When we take a closer look at this, we can see that it counts as a walkover because, as per the official rulebook, it happened before the match, granted it was last minute. Still, Nadal did not step foot on the tennis court, did not play a single point, and withdrew due to injury. Now let’s take a look at a walkover due to illness. We could take Naomi Osaka’s withdrawal from her second round in a major tournament, the Pan Pacific Open in Tokyo. Osaka stated that she suffered from abdominal pain and could not play the match. It was given on short notice considering the match to be played was the next day; however, in tennis, one cannot foresee personal reasons before matches.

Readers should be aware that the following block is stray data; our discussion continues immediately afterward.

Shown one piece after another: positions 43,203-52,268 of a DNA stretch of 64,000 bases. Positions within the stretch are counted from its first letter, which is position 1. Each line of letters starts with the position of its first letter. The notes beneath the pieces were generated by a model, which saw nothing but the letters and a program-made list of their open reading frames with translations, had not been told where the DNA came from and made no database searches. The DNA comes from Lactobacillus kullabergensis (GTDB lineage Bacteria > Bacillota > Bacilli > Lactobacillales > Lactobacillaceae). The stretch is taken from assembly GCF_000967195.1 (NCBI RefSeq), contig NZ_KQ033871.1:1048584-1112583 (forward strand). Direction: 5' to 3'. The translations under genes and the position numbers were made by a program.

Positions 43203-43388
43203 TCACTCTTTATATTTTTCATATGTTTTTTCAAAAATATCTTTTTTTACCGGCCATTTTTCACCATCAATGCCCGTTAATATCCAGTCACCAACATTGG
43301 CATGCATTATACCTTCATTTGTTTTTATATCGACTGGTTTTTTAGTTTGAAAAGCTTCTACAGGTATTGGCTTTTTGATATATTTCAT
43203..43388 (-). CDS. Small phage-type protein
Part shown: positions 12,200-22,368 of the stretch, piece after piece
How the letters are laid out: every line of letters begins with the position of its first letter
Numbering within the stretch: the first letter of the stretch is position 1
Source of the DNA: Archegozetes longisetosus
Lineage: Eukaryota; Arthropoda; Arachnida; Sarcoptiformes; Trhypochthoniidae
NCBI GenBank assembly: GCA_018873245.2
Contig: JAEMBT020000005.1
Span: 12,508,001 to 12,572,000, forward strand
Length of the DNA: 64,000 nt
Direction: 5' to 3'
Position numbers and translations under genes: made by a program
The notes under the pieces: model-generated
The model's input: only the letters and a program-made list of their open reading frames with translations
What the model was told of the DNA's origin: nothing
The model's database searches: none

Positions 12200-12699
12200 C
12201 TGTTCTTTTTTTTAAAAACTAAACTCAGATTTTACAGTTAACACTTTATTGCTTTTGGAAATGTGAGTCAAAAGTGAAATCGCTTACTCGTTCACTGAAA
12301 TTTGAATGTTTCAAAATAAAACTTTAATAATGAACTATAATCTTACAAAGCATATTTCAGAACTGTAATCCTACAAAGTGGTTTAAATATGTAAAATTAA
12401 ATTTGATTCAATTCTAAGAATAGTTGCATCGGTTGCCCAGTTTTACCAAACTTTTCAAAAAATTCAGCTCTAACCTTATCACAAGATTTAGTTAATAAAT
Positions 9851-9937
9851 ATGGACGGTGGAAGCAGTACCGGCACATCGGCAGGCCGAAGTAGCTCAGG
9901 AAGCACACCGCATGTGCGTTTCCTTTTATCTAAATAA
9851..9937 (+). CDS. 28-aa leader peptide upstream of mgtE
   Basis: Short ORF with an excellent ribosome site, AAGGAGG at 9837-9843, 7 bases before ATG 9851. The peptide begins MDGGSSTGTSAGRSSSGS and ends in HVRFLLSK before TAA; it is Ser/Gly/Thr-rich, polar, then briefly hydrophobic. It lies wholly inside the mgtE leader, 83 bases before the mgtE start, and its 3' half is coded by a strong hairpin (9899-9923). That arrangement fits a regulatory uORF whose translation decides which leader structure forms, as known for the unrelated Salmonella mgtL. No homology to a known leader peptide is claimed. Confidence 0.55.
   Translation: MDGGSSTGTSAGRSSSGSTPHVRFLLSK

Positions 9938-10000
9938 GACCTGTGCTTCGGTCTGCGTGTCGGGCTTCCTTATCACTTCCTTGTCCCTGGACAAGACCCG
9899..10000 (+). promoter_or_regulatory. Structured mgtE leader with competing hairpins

As with what happened with Nadal and the game’s rules, her opponent Beatriz Haddad received a walkover because Osaka withdrew before the match was played.
Finally, let’s look at an example of a walkover due to penalties of the Code of Conduct. In 2022, the tournament official kicked Alexander Zverev out of the Mexican Open due to unsportsmanlike conduct and violent behavior after his doubles match loss.
Zverev had received a code violation at the beginning of the match due to swearing and shouting against a call the umpire had made. He then continued to strike the umpire’s chair several times. The code violation he received, along with the unsportsmanlike code of conduct violation, had a significant impact on his singles game, seeing as he was withdrawn from the tournament and his second-round opponent Peter Gojowczyk received a walkover. These examples paint a clearer picture of the exact definition of a walkover from the perspective of the ATP and WTA.